How recent changes to the Land Act will provide exemption for some leaseholders

By Daniel Lilley, Special Counsel at Hillhouse Legal Partners
| 6 min. read

Key takeaways

  • Recent changes to the Land Act will make some leaseholders exempt from the approval process when transferring certain leases of state land.
  • To be exempt, the lease must be either a primary production lease in rental category 11; a residential lease in rental category 12 or a business and government core business lease in rental category 13.
  • The changes will result in a significant streamlining of processes associated with the transfer of exempt leases resulting in increased certainty of settlement of contracts, decreased costs and potentially decreased time frames for settlement of contracts for the transfer of exempt leases.

Recent changes to the Land Act look to streamline some of the processes associated with transferring a lease and will mean some leaseholders will be exempt from requiring a Transfer Approval.

So, what exactly has changed?

 Until recently, when transferring a leasehold interest (“Lease”) under the provisions of the Land Act 1994 Qld (the “Act”), the holder of the Lease (“Leaseholder”) was obliged to apply to the chief executive of the Department of Natural Resources, Mines and Energy for approval to the transfer of a lease (the “Transfer Approval”) prior to lodging the Form 1 Transfer with the Titles Office Registry.

New section 322AA of the Act (which commenced on 2 December 2019) allows the chief executive to exempt certain persons from the Transfer Approval requirement, including the Leaseholders of certain types of Leases.  

The chief executive has provided notice that a Leaseholder who has a Lease that satisfies certain criteria will be exempt from the Transfer Approval requirement.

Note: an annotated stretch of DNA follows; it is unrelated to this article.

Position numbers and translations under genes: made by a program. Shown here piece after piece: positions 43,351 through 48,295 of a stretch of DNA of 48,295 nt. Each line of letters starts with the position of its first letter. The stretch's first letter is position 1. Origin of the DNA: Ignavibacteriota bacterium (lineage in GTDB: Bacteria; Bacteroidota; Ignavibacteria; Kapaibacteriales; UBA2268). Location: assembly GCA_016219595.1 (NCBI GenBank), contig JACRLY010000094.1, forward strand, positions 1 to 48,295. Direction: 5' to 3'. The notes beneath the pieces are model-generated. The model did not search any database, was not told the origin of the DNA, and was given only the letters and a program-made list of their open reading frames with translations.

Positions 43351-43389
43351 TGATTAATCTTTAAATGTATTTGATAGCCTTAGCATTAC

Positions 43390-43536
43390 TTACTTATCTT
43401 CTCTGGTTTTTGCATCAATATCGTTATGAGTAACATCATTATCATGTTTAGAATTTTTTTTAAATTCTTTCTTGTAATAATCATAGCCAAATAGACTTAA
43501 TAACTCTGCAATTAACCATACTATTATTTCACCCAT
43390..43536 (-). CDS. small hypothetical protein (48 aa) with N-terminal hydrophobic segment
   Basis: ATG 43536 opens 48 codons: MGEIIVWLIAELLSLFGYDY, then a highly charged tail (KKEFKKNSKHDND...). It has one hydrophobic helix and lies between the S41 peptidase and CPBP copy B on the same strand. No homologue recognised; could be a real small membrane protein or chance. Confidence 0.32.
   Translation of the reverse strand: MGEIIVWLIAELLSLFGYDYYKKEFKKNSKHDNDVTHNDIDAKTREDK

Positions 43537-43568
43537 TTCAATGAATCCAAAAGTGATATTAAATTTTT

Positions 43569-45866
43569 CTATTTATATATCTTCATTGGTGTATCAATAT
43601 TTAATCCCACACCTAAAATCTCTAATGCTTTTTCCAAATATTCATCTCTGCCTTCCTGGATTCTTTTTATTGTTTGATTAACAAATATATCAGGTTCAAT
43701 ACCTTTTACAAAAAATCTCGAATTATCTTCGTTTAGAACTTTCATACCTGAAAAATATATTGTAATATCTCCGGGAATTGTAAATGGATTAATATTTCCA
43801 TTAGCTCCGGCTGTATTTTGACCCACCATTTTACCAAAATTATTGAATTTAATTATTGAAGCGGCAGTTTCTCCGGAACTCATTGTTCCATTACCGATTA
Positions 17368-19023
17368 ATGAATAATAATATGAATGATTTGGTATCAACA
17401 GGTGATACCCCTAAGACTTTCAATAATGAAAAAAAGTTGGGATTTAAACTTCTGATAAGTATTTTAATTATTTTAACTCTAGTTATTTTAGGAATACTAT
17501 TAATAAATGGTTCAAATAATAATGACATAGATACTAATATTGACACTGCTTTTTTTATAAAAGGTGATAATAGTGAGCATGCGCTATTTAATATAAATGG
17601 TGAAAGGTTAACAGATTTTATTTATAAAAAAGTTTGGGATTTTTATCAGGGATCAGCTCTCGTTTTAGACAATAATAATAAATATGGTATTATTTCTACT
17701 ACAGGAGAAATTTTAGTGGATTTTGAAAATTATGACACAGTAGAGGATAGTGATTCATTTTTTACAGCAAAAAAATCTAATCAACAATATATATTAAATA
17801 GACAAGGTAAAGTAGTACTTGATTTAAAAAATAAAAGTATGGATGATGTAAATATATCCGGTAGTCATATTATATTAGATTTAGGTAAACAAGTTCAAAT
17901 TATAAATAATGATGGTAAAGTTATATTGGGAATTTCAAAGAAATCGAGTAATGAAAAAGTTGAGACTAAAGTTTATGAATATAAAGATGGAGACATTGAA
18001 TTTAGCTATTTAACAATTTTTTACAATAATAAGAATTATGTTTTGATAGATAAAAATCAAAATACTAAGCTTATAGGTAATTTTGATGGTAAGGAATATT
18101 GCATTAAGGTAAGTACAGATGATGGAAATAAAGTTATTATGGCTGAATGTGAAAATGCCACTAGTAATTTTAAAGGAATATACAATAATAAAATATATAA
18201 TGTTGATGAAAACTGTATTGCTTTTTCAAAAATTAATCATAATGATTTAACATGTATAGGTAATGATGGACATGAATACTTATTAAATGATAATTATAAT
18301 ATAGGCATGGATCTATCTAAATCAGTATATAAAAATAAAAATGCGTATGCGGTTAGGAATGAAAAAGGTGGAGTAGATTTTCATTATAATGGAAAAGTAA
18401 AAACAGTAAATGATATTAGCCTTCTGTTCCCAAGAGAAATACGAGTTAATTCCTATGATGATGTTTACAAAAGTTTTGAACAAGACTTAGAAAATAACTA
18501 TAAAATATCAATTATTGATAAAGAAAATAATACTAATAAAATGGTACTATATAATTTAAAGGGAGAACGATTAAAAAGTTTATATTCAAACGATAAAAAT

Who is exempt? 

To be exempt the Lease (the “Exempt Leases”) must be one of the following:

  • Primary production Lease in rental category 11 (“Category 11 Leases”);
  • Residential lease in rental category 12 (“Category 12 Leases”); or
  • Business and government core business lease in rental category 13 (“Category 13 Leases”).

Category 11 Leases cover leases, licences and permits to occupy whose use is primarily for primary production. Primary production covers aquaculture, viticulture and agriculture (including growing cane, coffee, tea, tobacco, fruit, vegetables, flowers and other horticultural crops, and farming of cattle, pigs and poultry).

Category 12 Lease cover leases, licences and permits to occupy whose use is primarily residential.

Category 13 Lease cover leases, licences and permits to occupy used for business, tourism, commercial and industrial purposes that do not meet the requirements of another category.  The category also covers tenures held by government leasing entities when the use of the land is essential for the conduct of their core business (e.g. operating hospitals, police stations, schools, offices and depots).